House Republicans seethe at tight-lipped Bannon
Republican lawmakers fumed at Steve Bannon on Wednesday, and some threatened to hold the former Trump White House strategist in contempt of Congress a day after he stonewalled the House’s Russia investigation.
In the latest political battle for the deposed Brietbart News chief, House Republicans showed little patience with a political agitator who has often denounced them as Washington insiders — and who, according to one GOP lawmaker, even suggested Wednesday that their Russia inquiries serve a larger effort to delegitimize his former boss, President Donald Trump.
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Rep. Peter King (R-N.Y.), a member of the House Intelligence Committee, said he might support a contempt citation for Bannon if the former Trump adviser continues to buck questions on Russian election interference.
“I have contempt for Bannon anyway,” King said.
Bannon made clear to congressional investigators Tuesday that the sentiment runs both ways. During a contentious, daylong appearance before the House intelligence panel, Bannon told committee members that their inquiry amounts to an effort “to decertify the last election,” according to Rep. Tom Rooney (R-Fla.), one of three Republicans managing the committee’s Russia probe.
In an unlikely moment of bipartisanship, Bannon infuriated both Republicans and Democrats on Tuesday by refusing to answer their questions about Russia-related events after Trump’s election. Bannon said he was complying with a White House claim of executive privilege — which shields White House communications from legislative branch scrutiny — and maintained his silence even after the committee subpoenaed him on the spot.
Appearing on Fox News on Wednesday night, Rep. Trey Gowdy (R-S.C.) said Bannon had invoked a version of executive privilege “that doesn’t exist and that no one’s ever heard of before.”
Some House Intelligence Committee members said Wednesday they want Bannon to return Thursday for more questioning — although others doubted he would comply.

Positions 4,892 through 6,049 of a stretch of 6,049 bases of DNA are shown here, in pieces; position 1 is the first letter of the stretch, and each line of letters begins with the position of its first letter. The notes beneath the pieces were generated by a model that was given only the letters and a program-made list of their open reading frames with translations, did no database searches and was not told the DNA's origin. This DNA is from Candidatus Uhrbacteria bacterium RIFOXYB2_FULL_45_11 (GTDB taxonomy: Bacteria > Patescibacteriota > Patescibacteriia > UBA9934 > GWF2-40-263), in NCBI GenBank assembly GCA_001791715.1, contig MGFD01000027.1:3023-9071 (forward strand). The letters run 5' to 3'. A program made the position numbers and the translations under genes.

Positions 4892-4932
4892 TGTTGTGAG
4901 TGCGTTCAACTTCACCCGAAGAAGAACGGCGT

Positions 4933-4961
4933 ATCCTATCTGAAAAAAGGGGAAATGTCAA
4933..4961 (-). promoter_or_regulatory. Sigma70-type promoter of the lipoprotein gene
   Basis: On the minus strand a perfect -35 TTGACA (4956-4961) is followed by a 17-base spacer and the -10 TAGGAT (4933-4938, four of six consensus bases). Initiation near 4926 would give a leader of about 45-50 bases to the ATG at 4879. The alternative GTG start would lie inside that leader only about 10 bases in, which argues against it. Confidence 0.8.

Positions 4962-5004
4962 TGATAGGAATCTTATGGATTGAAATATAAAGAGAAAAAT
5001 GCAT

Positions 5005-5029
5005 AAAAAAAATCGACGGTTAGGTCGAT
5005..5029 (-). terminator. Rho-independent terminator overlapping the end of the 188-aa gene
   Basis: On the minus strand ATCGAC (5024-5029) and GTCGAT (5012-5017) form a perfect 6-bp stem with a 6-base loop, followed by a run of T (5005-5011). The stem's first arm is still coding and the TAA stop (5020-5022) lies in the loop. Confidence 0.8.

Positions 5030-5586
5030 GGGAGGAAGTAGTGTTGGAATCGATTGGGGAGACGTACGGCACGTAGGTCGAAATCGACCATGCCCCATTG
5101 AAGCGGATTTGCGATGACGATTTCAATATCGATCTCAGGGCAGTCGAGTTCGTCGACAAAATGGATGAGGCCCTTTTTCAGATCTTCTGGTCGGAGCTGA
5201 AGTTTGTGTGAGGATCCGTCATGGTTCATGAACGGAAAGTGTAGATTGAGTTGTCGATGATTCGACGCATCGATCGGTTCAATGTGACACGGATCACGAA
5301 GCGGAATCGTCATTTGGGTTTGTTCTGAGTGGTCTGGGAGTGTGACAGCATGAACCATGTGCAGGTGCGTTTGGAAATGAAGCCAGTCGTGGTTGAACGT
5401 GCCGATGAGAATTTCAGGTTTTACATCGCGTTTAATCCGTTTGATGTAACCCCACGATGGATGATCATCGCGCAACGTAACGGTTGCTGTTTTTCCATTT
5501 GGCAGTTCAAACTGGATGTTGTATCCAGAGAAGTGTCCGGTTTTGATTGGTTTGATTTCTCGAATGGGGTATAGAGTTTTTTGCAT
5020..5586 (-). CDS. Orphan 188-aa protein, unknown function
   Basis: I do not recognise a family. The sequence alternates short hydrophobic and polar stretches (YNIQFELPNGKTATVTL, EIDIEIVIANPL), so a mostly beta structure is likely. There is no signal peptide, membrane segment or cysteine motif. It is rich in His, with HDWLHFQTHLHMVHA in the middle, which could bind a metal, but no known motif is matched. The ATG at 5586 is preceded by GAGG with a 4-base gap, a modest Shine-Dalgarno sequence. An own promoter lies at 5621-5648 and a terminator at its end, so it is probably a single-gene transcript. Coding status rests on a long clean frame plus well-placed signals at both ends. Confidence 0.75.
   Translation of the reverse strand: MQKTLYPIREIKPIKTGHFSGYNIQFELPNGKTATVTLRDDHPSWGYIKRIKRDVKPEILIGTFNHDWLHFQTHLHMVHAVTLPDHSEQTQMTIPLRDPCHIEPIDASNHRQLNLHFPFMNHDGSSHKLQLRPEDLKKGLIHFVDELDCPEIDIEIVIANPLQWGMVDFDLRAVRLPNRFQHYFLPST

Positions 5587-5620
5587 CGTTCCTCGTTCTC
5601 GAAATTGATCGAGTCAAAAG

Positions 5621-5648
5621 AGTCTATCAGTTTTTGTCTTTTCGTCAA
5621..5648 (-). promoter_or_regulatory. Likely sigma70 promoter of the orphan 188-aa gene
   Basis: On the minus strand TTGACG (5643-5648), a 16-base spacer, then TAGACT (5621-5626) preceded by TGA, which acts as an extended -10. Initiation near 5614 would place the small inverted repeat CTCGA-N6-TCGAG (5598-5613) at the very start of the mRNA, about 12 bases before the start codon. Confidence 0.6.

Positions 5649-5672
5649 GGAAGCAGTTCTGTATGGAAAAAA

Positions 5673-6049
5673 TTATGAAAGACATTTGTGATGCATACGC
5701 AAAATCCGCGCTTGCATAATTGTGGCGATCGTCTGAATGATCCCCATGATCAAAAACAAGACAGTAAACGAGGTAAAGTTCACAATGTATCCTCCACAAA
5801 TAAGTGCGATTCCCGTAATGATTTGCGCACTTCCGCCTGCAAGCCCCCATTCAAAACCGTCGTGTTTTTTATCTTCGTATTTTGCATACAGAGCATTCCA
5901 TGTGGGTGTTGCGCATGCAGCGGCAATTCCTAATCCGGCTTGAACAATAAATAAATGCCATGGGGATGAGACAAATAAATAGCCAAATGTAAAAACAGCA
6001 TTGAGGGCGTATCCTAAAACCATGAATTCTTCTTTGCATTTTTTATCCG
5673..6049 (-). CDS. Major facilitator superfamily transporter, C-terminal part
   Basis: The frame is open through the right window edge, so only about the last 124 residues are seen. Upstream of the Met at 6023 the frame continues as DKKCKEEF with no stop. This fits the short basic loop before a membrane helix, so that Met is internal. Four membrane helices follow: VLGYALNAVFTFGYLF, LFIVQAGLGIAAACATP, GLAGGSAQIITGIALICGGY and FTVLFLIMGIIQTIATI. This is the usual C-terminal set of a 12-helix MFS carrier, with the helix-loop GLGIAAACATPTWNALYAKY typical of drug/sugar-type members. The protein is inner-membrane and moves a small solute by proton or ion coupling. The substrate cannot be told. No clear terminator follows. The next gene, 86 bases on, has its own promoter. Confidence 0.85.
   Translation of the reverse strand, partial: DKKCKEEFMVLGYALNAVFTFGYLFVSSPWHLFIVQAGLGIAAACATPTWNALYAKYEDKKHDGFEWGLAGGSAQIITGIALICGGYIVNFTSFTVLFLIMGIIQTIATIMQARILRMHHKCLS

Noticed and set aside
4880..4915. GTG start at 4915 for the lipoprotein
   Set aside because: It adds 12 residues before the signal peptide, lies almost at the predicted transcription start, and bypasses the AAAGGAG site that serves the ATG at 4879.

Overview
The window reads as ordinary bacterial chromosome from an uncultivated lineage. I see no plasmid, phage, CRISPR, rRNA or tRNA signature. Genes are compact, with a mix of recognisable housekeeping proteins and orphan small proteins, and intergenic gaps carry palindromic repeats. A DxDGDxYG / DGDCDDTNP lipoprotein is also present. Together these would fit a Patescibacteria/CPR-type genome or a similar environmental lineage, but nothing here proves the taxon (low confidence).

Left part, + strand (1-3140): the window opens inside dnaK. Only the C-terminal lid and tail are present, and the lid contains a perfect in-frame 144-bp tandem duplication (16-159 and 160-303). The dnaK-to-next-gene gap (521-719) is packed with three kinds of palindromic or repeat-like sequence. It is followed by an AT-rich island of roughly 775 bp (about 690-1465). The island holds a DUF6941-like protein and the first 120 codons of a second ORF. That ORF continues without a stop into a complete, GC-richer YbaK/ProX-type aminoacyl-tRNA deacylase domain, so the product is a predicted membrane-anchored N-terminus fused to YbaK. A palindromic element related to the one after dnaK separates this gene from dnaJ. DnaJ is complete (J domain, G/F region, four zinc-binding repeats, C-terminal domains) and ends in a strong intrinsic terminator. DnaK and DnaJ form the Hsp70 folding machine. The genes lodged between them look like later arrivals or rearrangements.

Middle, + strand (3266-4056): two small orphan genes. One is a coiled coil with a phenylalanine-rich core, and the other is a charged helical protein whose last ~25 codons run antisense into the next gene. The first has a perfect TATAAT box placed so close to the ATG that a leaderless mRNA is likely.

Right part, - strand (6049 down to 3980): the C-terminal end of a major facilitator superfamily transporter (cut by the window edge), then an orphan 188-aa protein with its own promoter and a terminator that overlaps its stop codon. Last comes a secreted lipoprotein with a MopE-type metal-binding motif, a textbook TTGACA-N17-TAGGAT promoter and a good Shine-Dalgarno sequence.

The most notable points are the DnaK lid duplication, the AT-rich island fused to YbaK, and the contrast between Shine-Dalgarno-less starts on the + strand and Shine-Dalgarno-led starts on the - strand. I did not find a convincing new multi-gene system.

The showdown with Congress contrasts with Bannon’s reported plan to cooperate with special counsel Robert Mueller, who issued a grand jury subpoena to compel Bannon’s testimony earlier this week.
Bannon, who joined Trump’s campaign in the summer of 2016 — and was ousted from the White House in August — has made conflicting statements about charges that Trump associates colluded with Russians. He has dismissed the idea as a partisan smear, but also called a June 2016 Trump Tower meeting with Russians attended by Trump’s son, Don Jr., son-in-law Jared Kushner and then-campaign chairman Paul Manafort “treasonous.”
Adding to the notion that political resentment toward Bannon among Republicans was fueling the drama, former Trump campaign manager Corey Lewandowski appeared before the same committee Wednesday and similarly refused to answer certain questions — only to escape an immediate subpoena.
The top Democrat on the House Intelligence Committee, Rep. Adam Schiff (D-Calif.), said he proposed issuing Lewandowski a subpoena, but that his GOP colleagues declined.
Gowdy told Fox on Wednesday evening that it was “not [Lewandowski’s] fault” that he did not answer some questions, saying the former Trump aide’s lawyer had been the one to limit the conversation. Gowdy added that he expects Lewandowski to “come back and answer every question that everyone has.”
And another House Intelligence Committee interview Wednesday, with White House deputy chief of staff Rick Dearborn, was apparently free of contention, suggesting that the White House has not begun making blanket demands of executive privilege for all its current and former aides as some lawmakers briefly feared.
Rooney said he’d “have to consider” whether a contempt citation was appropriate if Bannon continues to stymie the committee’s inquiries. He added that he thinks Bannon is using the committee as a platform to signal his allegiance to Trump, who angrily denounced Bannon as “Sloppy Steve” after his former strategist was quoted in an explosive new book by Michael Wolff making derogatory comments about Trump’s family and about the Trump Tower meeting.
Rep. Mike Conaway of Texas, the top Republican on the House Russia probe, said he wouldn’t discuss whether he might seek a contempt citation for Bannon, but he noted the subpoena on Bannon “is still in place.”
“We are working to get Mr. Bannon back to answer our questions,” he said. Asked whether he believes the White House is interfering with the House investigation, Conaway sidestepped the question.
“We’re going to get the answers to our questions and move forward,” he said.